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  1. If a class action suit or other manner of retribution is possible, count me in. I have email and voicemail from the man. He colluded with opposing counsel, I am certain. My case was damaged so severely it nearly lost me everything and I am still paying dearly.

  2. There's probably a lot of blame that can be cast around for Indiana Tech's abysmal bar passage rate this last February. The folks who decided that Indiana, a state with roughly 16,000 to 18,000 attorneys, needs a fifth law school need to question the motives that drove their support of this project. Others, who have been "strong supporters" of the law school, should likewise ask themselves why they believe this institution should be supported. Is it because it fills some real need in the state? Or is it, instead, nothing more than a resume builder for those who teach there part-time? And others who make excuses for the students' poor performance, especially those who offer nothing more than conspiracy theories to back up their claims--who are they helping? What evidence do they have to support their posturing? Ultimately, though, like most everything in life, whether one succeeds or fails is entirely within one's own hands. At least one student from Indiana Tech proved this when he/she took and passed the February bar. A second Indiana Tech student proved this when they took the bar in another state and passed. As for the remaining 9 who took the bar and didn't pass (apparently, one of the students successfully appealed his/her original score), it's now up to them (and nobody else) to ensure that they pass on their second attempt. These folks should feel no shame; many currently successful practicing attorneys failed the bar exam on their first try. These same attorneys picked themselves up, dusted themselves off, and got back to the rigorous study needed to ensure they would pass on their second go 'round. This is what the Indiana Tech students who didn't pass the first time need to do. Of course, none of this answers such questions as whether Indiana Tech should be accredited by the ABA, whether the school should keep its doors open, or, most importantly, whether it should have even opened its doors in the first place. Those who promoted the idea of a fifth law school in Indiana need to do a lot of soul-searching regarding their decisions. These same people should never be allowed, again, to have a say about the future of legal education in this state or anywhere else. Indiana already has four law schools. That's probably one more than it really needs. But it's more than enough.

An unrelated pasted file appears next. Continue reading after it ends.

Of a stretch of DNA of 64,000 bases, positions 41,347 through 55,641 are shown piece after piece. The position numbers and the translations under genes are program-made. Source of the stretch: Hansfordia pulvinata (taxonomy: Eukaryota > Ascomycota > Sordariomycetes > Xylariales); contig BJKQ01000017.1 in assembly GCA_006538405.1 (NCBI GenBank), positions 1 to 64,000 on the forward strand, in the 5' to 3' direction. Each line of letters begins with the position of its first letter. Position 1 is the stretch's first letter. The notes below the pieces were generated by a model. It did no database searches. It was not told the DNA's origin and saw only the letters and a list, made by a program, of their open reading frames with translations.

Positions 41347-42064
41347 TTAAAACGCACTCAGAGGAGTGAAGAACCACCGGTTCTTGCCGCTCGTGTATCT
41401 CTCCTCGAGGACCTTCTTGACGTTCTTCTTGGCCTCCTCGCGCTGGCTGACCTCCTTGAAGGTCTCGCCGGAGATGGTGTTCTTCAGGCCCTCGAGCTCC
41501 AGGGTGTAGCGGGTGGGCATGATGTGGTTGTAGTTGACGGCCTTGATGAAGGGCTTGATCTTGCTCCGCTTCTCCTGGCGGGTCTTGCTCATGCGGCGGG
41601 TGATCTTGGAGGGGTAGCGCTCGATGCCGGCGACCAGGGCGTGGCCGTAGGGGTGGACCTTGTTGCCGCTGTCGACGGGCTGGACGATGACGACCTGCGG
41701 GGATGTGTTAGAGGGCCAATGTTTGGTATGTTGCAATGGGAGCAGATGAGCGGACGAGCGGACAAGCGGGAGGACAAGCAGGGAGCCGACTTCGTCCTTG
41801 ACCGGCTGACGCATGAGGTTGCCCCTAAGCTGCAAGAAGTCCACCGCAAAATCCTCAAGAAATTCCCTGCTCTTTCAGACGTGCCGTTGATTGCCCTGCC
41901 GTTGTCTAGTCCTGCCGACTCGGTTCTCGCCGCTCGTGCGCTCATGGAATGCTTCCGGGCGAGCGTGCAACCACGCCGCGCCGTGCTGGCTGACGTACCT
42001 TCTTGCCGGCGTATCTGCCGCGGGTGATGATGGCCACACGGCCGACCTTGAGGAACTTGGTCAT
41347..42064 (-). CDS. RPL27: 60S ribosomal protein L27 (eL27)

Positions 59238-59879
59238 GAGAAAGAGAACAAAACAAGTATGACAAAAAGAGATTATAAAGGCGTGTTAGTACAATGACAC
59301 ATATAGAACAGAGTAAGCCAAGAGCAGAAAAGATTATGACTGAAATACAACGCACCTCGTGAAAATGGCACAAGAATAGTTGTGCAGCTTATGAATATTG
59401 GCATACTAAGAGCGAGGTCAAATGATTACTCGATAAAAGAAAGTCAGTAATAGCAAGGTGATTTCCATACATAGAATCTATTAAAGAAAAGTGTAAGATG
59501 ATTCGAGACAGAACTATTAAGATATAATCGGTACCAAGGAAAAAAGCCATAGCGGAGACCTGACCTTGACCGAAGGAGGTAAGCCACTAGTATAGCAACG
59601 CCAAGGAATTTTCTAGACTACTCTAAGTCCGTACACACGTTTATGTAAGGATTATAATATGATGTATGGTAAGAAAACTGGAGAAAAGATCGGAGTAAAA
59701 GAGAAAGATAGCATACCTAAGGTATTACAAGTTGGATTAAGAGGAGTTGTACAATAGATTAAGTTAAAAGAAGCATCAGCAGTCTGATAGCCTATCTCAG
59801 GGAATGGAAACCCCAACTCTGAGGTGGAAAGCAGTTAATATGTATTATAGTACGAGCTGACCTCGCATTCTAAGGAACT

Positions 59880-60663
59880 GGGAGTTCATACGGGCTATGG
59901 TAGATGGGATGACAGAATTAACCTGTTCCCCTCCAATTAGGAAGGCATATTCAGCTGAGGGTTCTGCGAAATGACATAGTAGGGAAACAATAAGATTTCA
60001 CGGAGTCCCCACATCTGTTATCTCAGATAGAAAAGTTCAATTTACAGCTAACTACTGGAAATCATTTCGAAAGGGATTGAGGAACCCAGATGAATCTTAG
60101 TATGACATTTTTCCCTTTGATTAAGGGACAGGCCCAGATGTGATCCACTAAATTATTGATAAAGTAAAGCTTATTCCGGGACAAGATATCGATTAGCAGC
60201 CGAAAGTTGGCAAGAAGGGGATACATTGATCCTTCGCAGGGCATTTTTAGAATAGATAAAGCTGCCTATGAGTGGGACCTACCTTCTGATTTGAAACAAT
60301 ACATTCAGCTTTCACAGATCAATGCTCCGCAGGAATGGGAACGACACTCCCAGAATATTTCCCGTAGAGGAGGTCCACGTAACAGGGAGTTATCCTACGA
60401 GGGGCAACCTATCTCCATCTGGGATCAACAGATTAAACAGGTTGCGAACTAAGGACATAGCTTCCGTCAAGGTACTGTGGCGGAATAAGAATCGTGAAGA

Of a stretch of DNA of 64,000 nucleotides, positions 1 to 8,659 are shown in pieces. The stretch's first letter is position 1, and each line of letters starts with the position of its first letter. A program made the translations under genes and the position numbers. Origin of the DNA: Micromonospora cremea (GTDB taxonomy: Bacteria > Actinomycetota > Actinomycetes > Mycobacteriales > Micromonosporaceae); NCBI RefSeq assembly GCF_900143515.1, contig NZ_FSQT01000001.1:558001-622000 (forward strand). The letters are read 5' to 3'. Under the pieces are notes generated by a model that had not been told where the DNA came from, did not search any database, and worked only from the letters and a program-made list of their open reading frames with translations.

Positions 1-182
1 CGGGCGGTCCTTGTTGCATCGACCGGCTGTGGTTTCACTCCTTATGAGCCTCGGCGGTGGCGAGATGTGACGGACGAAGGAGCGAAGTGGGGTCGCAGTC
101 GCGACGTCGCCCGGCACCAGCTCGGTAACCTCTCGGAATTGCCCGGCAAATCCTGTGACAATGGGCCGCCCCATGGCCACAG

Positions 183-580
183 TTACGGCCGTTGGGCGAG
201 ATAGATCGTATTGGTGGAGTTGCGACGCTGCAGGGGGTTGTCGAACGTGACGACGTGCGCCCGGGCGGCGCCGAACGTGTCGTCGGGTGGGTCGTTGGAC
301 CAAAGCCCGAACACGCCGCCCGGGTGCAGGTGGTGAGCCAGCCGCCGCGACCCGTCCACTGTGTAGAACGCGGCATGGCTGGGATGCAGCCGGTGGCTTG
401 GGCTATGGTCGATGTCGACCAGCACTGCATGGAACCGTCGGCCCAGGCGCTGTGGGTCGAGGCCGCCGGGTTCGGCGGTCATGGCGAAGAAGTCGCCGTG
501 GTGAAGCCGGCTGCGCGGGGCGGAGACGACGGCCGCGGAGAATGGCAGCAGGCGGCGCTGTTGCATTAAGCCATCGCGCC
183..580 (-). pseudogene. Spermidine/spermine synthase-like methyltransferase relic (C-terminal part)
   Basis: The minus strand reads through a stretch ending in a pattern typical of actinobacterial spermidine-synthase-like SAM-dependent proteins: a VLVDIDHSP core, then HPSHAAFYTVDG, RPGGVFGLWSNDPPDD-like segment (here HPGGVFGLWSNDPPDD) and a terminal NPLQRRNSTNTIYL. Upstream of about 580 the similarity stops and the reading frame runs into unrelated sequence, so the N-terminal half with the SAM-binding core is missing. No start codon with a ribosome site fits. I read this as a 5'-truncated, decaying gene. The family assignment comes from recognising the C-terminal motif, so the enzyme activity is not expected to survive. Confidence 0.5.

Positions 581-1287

3. This man Steve Hubbard goes on any online post or forum he can find and tries to push his company. He said court reporters would be obsolete a few years ago, yet here we are. How does he have time to search out every single post about court reporters and even spy in private court reporting forums if his company is so successful???? Dude, get a life. And back to what this post was about, I agree that some national firms cause a huge problem.

  4. rensselaer imdiana is doing same thing to children from the judge to attorney and dfs staff they need to be investigated as well

  5. Sex offenders are victims twice, once when they are molested as kids, and again when they repeat the behavior, you never see money spent on helping them do you. That's why this circle continues